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Gas Pedal Alley & the Dinosaur Robots

By the time we got to Woodstock, we were hungry and in need of sleep. We were also out of smoke, which wasn't good, considering we had another five days ahead of us before we would start back for Ohio. We parked the van by the flea market and set out on foot. Linstrum found a great little coffeehouse, and I found Jogger John. He was sweeping the town circle, looking like a shirtless hybrid of Manson and Bob Ross, and I knew instantly that this cat could find us a little something.


Jogger had come to Woodstock for the festival and never left (even when the festival left for Bethel). Prior to '69, he was a brilliant young airman. His real name was Jackie, but the locals called him Jogger because he never walked anywhere. "I don't run down the hill" he once explained to me. "The hill runs me down it". The only other person I've heard say that kind of shit is Alan Watts, but I heard Jogger say it first. The guy was on another level, though I didn't know that yet. I just knew he was all about the "happy little trees".



As he told Devaney how the mountain had stolen the white man's mind, I asked if he could find any smoke. He turned from Devaney and shouted "the Rainbow calls him Chef" as he led us across the street toward Linstrum's coffee shop. John asked if we had a car, and I pointed to the van. Of course he jogged to it. Linstrum had already found his way back, and was at the wheel by the time John jumped into the bench seat behind him. He directed us up a mountain and yelled "stop" when we got to a gravel parking area. Before the van was in park, Jogger was throwing me his ID and running further up the mountainside. "So you know I'm coming back" he barked at us. And with that, he disappeared into the woods for nearly an hour. But he did come back, and we did celebrate with an herbal Jazz cigarette on some rocks beside a pool of spring water.


Our ragged trio ended up following John up a trail, which led to a cave where he had obviously slept often. Devaney quietly picked up a rock right about that time, just in case he might need to bludgeon Bob Ross inside that cave. But it never came to that, and Jogger laid some profound philosophy on us for awhile before getting bored and running back down the mountain. The trail emptied back into that natural spring and a shallow swimming hole.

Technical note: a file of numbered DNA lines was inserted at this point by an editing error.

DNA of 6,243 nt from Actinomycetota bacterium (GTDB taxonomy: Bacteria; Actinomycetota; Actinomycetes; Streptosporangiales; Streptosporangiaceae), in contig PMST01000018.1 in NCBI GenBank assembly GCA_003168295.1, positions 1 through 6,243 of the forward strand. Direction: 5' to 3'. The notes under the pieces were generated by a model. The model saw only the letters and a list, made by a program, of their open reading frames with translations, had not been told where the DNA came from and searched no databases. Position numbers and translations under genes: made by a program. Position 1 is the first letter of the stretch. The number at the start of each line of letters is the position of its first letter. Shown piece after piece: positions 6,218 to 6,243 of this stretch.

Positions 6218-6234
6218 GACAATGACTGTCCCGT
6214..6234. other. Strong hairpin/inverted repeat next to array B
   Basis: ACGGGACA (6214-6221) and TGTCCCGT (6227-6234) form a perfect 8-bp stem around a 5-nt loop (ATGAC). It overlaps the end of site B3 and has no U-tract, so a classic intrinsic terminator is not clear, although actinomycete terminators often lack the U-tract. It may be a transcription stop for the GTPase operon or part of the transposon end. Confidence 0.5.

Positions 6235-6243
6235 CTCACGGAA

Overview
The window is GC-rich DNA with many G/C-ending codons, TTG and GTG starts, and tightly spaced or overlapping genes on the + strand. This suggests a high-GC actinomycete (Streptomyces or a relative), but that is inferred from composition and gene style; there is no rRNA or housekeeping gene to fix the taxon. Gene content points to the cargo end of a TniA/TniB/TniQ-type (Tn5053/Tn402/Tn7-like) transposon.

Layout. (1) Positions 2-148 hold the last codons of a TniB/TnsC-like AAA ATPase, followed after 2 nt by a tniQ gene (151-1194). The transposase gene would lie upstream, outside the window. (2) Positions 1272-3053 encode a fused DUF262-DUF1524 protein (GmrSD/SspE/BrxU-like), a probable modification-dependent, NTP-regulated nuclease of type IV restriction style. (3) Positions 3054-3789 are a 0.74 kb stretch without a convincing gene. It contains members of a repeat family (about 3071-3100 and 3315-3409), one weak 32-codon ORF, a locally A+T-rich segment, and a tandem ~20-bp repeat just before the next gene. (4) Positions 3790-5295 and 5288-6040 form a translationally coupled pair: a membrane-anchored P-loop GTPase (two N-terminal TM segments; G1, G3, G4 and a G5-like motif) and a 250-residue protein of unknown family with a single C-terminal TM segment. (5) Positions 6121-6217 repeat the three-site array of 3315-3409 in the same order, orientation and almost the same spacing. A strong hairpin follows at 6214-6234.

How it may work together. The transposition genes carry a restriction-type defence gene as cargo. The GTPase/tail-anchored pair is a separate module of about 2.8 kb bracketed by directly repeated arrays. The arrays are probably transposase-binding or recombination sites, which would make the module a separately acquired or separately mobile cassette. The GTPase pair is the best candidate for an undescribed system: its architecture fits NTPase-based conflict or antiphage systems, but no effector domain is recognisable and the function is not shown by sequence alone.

Before I knew it, Jogger and Devaney were in their boxers, wading in the pool and filling water bottles that I swear hadn't existed two minutes earlier. That was the first time I encountered Himalayan rock salt, as John started shoving chunks into the water bottle, explaining the health benefits of these little pink gems and the "living waters" of Woodstock. He tried to get Linstrum to drink from the bottle, but that's when Linstrum had humored us long enough. "We've gotta get back on the road" he said under his breath. But that was enough to set Jogger John off on a five-minute tangent. "Driver" he growled. "In such a hurry to get back to Gas Pedal Alley with the rest of the dinosaur robots". He really wanted us to know the importance of that mountain, and that spring, and he was offended that the moment seemed lost on these three hurried travelers.



In only his boxers, Jogger ran back to the van and proceeded to draw a hex on the rear window with his fingers, still wet from the "living waters". That freaked Evangelical Linstrum out, and we were certain that this mountain man was about to hold us hostage in the Catskills for the next forty years. As the team captain, I had to think fast to diffuse the situation. That still happens often. So I pulled a picture from my wallet. It was a photo of my middle daughter, Emaline, as a toddler, where she was sitting next to a big sunflower. The Sears Portrait Studio photographer captured a moment as Em tugged on one of the leaves and smiled the easy kind of smile that only a kid can pull off. "We've got to go back" I said. "If this little one's going to know about any of this... If she's going to teach anyone about any of this". Jogger's anger subsided instantly and his face loosened from a snarl to a lazy smile. "Thank you, Muhammad" he said as he wiped the hex off the window, freeing us from its binding power. Before I knew it, we were in Connecticut and on to the next tall tale.


That wouldn't be the last time I saw Jogger John. Anytime I returned to Woodstock over the years, I'd seek him out - very first thing. He was usually sweeping at that town circle or sitting on the steps of a house for Buddhist monks, doing some sort of work on Tibetan prayer flags. He once told me that I had "the peace of God... the peace of man" but that's another story for another time.




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